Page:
Fiction, issue 3: nov 2015
Leave a Comment

DEALING WITH MY SORROW by Samuel Gonzalez

DEALING WITH MY SORROW by Samuel Gonzalez

 

I’ve been working on myself a lot, my inner self. I’ve been meditating and processing the things of my past that have left gaps in my emotional well-being. As expected, there is a lot to work on.  

Today I was driving down the highway, just thinking about how I could describe the depression I have been experiencing lately. Last week I was happy and laughing and having a good time and now, today, I feel sullen and crestfallen. 

As I follow the thought process, I get this twinge in my heart. As if this seesaw of emotions has a familiar sentido. Like I have felt this before. It’s familiar. I keep exploring what it is exactly that it reminds me of and a memory of something a family member told me once leaps from my subconscious to my conscious mind. Maybe they said it more than once. I cannot recall that detail because it has been more than thirty five years since it happened.

This family member used to babysit us as my mother and father were on their hustle working to make ends meet. During the summers we would spend the entire day with this relative and their children. 

One day, as I foggily recall, all of us kids were playing and having a good time, as kids do. I was laughing and laughing, like any kid does, at silly things. I can remember giggling and my belly being tight with mirth while I was having trouble catching my breath from so much laughter. 

For reasons that I couldn’t comprehend, this family member said to me, “Te va a volver llanto,” and I froze. I stopped laughing. My young mind struggled to reason with what this meant. The words milled in my mind as I waited for clarity, all within a millisecond and then it dawned on me what they meant. Loosely translated, it means that as hard as you are laughing now, it will return to you in sobbing and weeping. I stared at them in awe. How could this be real? How did this work? Why did my heart fall immediately in agreement with this? It got me thinking, which kept me silent and that meant the end of my laughter.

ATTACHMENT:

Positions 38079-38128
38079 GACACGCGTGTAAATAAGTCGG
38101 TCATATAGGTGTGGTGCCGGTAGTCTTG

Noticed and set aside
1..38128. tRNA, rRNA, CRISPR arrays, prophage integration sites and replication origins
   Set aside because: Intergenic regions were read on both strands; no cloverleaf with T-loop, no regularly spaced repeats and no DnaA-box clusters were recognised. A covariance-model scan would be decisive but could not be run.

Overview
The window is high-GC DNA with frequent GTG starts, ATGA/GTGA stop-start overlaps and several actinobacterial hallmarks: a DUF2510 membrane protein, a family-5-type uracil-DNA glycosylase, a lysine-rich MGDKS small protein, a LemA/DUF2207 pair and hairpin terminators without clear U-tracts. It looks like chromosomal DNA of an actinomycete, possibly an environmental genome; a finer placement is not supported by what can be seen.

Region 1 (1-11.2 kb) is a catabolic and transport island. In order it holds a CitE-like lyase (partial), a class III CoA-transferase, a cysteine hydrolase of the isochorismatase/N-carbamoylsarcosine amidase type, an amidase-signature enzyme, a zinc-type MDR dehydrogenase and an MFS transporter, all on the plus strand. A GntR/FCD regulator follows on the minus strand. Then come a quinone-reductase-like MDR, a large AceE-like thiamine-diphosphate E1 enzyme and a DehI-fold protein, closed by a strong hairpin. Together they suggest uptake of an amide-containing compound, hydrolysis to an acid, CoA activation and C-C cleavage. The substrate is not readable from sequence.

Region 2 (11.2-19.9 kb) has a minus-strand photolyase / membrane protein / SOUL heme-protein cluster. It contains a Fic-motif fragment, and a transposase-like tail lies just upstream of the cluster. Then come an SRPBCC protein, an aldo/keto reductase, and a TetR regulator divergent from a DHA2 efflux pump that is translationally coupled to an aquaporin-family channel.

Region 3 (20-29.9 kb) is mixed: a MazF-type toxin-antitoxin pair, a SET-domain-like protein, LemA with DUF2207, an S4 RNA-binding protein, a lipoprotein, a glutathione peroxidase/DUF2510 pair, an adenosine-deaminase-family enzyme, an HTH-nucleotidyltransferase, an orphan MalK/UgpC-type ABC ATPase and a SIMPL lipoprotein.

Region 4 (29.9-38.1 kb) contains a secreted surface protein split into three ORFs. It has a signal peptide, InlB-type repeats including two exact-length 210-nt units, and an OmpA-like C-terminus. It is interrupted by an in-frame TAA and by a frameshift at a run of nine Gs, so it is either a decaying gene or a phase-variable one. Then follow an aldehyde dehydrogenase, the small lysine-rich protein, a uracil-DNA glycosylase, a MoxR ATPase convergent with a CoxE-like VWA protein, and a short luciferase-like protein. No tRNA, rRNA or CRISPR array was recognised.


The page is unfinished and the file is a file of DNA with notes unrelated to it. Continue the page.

I’m sure this family member wasn’t trying to be malicious. As I recall, it was just them stating what they considered a fact. Mexicans have a certain reputation for their dichos and their tragic outlook. There’s a dicho for every situation in life. Of course, few translate into english. This is one of the ways we pass on a part of our heritage to the next generation. I don’t hold any ill will toward this relative. And at the recollection of this event, I still didn’t feel angry or anything like that. I do feel like they cursed me. It is as if i have been walking around with an actual curse on my life. What a tragic dicho to tell a laughing child.

Since that day, every time i laugh too much, I think about this dicho and then expect to cry soon. This seemingly insignificant incident actually conditioned me to expect happiness to be followed by sadness like it was normal, like it was karmic, like some cruel universal law. Throughout grade school, high school, and even college, I expected sobbing to follow times of joy and laughter. And when it did, it became a self fulfilling prophecy.

Until today, I hadn’t thought about this dicho or saying since maybe my twenties which is over half of my lifetime ago. For whatever reason it was coming up for me now during this time of healing.

As I do my healing work, these wisps of memory float to the surface of my consciousness for a reason. My new work is to explore how much damage or inner conflict was created by this one incident. I want to unpack all the dusty nuances of hurtful words from so long ago. Maybe this is more work than I can accomplish in this lifetime, but I want to try.

I texted my mother to tell her what I had remembered and she replied, “Why didn’t you tell me this then, so I could have addressed it?” I don’t know, mother. I didn’t even know that it had had such an effect on me. Why would I say anything about it as a child? I didn’t think it was that big of a deal.

No one else seems to remember this happening either, so perhaps I could have my facts mixed up about who said it to me, but I know it happened. I didn’t just make it up.

It is things like this that cause me to be angry with my subconscious.  I mean, it hides painful things away from my conscious mind to protect me, but I hate that. I can deal with anything it is hiding. I know I can. I desire for these things to be known. It just means I have to keep meditating and diving deeper into my own mind. What a fascinating place to explore.


 

Conceived in the San Joaquin Valley, educated in Southern California and seasoned in the Bible Belt, Samuel González is now living out his dreams in Oakland’s east side.  He spends his time concocting ways in which to create.  As well as acting and singing, Samuel has been developing his voice as a writer of poetry, fiction and magical realism.  He served three years on the board of QueLACo (Queer Latin@ Artist Collective) where he worked closely with the Bay Area’s best creative artists. You can find him on tumblr, twitter, instagram, youtube, and vine.

Illustration by Francine. You can find her on twitter and instagram.

Leave a Reply

Fill in your details below or click an icon to log in:

WordPress.com Logo

You are commenting using your WordPress.com account. Log Out / Change )

Twitter picture

You are commenting using your Twitter account. Log Out / Change )

Facebook photo

You are commenting using your Facebook account. Log Out / Change )

Google+ photo

You are commenting using your Google+ account. Log Out / Change )

Connecting to %s